Thursday afternoon, a man walked into the front lobby of WWMT in Kalamazoo, claiming to have a bomb in his backpack. Dozens of officers swarmed the area, and thankfully things ended peacefully without incident.

But it got me thinking about OUR company safety protocols, and what we should do if something like this happened in our building. Or what would happen if this occurred in other places of work, like a bank, or an office building? Would you know what to do?

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WWMT Bomb Threat

For two hours on Thursday, staff, and anchors from WWMT were unsure what to do, and visibly shaken after a man reportedly walked into the front lobby, claiming to be armed with a bomb in his backpack.

Reporters and witnesses say he told News 3's Chief Engineer that he had a news tip. The engineer locked the second lobby door behind him, and had the rest of the building evacuated before police arrived.

Staff are calling him a hero. WWMT's General Manager, Fred Corbus, went on record saying it is unfortunate they have become yet another target in a recent string of violent threats.

"Many of these instances are happening in churches, and schools, and unfortunately today, we are one of those victims."

Police were able to take the suspect into custody after two hours of negotiating. They brought him food, and that's when they took him into custody.  

What Would You Do?

It's a shame, but people in America now have to live under an increased threat of violence on a near-daily basis. Just in the past two months, a shooting incident at a Louisville bank in Kentucky, a funeral home in Washington, D.C., a shooting at a Private Christian School in Nashville that killed three six-year-olds and two staff members, and of course the deadly shooting at Michigan State University that took three lives.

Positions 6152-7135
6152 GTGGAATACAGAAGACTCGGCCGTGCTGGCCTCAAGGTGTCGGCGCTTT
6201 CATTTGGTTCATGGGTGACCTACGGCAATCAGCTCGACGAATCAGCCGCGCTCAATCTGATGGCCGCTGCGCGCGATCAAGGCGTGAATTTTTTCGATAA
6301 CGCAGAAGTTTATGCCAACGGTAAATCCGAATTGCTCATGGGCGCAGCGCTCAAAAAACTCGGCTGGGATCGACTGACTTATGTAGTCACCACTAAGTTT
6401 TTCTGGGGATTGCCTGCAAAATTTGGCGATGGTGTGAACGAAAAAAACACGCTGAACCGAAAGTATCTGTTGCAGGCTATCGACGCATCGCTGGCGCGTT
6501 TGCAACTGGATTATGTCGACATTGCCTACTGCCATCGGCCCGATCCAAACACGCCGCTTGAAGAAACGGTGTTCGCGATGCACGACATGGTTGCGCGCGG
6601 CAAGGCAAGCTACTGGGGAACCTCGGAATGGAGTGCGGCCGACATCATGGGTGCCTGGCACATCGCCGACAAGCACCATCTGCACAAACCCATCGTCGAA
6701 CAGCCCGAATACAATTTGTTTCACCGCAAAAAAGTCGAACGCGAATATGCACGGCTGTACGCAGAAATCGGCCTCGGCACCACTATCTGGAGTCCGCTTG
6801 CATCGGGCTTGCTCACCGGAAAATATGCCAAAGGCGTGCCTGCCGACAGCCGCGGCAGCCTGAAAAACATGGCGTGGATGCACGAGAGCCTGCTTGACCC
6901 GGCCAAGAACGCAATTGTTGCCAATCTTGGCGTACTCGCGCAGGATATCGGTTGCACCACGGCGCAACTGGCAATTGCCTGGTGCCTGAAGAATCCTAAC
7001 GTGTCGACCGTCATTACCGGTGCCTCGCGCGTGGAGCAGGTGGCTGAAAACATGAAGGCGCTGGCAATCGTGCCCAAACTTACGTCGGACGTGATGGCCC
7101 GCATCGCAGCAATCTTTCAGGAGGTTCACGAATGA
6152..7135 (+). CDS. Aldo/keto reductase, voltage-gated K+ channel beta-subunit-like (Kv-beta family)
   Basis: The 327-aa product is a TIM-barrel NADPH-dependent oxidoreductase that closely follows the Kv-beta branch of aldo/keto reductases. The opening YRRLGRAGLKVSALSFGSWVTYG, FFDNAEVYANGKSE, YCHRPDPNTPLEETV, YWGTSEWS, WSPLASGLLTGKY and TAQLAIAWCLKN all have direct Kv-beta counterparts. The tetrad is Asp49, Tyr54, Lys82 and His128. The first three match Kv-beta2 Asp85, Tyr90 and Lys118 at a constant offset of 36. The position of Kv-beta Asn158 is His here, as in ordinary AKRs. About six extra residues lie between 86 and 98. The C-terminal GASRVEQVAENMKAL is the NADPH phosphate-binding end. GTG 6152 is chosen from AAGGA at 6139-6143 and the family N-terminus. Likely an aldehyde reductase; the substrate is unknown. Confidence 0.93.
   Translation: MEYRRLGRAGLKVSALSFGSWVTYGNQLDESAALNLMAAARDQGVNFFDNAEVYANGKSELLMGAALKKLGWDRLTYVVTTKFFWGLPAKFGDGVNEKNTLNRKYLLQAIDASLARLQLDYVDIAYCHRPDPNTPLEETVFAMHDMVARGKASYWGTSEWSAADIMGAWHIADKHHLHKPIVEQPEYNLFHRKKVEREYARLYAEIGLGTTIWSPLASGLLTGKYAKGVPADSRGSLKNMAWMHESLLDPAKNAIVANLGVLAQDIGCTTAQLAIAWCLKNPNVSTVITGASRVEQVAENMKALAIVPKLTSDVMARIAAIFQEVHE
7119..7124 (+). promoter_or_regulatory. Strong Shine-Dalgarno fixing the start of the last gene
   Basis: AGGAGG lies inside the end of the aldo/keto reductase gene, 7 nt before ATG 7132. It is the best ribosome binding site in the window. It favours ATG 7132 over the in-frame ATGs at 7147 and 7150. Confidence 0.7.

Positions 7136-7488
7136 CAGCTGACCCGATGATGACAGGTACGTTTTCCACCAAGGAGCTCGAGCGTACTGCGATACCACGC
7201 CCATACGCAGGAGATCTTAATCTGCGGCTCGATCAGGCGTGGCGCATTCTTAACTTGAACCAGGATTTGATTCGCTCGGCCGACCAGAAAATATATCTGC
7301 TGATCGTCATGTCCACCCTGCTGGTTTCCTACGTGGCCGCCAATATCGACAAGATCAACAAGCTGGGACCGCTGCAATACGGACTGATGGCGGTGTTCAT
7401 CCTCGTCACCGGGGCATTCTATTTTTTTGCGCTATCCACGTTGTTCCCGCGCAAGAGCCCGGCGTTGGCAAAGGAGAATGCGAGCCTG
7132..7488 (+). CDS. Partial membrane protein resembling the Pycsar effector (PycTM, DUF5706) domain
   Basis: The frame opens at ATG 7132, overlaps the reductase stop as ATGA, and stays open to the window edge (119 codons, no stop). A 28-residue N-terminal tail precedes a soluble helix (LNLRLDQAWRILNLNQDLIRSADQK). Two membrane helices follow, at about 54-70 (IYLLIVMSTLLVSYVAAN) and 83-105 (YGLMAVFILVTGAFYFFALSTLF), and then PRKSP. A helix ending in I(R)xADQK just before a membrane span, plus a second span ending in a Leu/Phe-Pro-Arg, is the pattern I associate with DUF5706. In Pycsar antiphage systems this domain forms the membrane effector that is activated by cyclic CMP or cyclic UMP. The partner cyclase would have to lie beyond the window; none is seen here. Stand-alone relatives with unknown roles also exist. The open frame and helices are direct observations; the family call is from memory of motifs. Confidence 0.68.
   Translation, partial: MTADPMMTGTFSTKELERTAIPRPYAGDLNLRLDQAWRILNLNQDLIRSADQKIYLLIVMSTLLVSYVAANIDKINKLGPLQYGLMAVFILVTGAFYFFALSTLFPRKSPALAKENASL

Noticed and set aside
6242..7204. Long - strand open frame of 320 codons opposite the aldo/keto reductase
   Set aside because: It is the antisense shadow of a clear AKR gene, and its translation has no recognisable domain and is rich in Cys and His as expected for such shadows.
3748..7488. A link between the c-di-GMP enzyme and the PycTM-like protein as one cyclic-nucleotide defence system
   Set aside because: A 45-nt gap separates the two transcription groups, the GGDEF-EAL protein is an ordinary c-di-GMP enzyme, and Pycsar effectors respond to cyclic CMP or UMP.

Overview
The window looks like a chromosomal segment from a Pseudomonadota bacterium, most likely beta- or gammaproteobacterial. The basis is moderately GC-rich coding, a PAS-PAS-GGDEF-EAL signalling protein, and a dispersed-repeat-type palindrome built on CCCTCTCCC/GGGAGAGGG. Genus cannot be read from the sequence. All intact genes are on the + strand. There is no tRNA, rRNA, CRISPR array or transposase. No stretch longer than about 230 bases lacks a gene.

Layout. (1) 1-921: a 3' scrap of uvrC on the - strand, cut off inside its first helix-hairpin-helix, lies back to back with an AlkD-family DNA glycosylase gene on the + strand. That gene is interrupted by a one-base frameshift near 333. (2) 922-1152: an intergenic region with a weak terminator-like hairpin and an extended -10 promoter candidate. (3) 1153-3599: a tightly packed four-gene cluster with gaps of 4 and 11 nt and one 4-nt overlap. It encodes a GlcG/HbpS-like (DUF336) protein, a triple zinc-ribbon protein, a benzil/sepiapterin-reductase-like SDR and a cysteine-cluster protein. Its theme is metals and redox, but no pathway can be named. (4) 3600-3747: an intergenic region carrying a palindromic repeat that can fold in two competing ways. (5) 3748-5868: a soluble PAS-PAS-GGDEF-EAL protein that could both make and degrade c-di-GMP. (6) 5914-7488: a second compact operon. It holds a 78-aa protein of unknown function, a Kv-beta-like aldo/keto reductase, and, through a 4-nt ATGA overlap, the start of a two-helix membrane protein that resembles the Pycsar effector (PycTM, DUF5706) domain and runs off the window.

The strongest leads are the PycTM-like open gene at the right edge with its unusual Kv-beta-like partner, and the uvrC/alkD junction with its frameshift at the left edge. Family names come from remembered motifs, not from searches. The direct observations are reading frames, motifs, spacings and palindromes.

In the case of those MSU students, most of them are young enough, that they've grown up in an era of shooter safety protocols in schools. They've learned how to protect themselves in a classroom setting, which is still horrifying.

But for many people in their 30s and older in the work field, we never had to experience these "safety drills" in school. In fact, the only time I've EVER had to learn about "workplace safety" was when I onboarded for this job I have now.

There are some people, who have worked for companies for years and NEVER gone through workplace safety protocols in an instance of a violent intruder or shooter drills.

So do you know what to do if a shooter or violent person entered your workplace?

  • What are the escape routes? Are they the same as a fire drill?
  • Are there safe rooms, or gathering locations built into the process?
  • Does my work place have a specific protocol for instances like this?

If you're unsure, it's encouraged that you speak with your boss. Ask them if they know the protocols, and if they could share them with you, and potentially the rest of the staff.

There's also the chance that your workplace doesn't have any concrete plans in place. Maybe it's time to consider that.

Ultimately, the best result would be an end to senseless violence, but as we've seen, it's, unfortunately, becoming an increasingly real risk in everyday life in the U.S. So hopefully, you can at least be educated on what to do should such an incident happen in your workplace.

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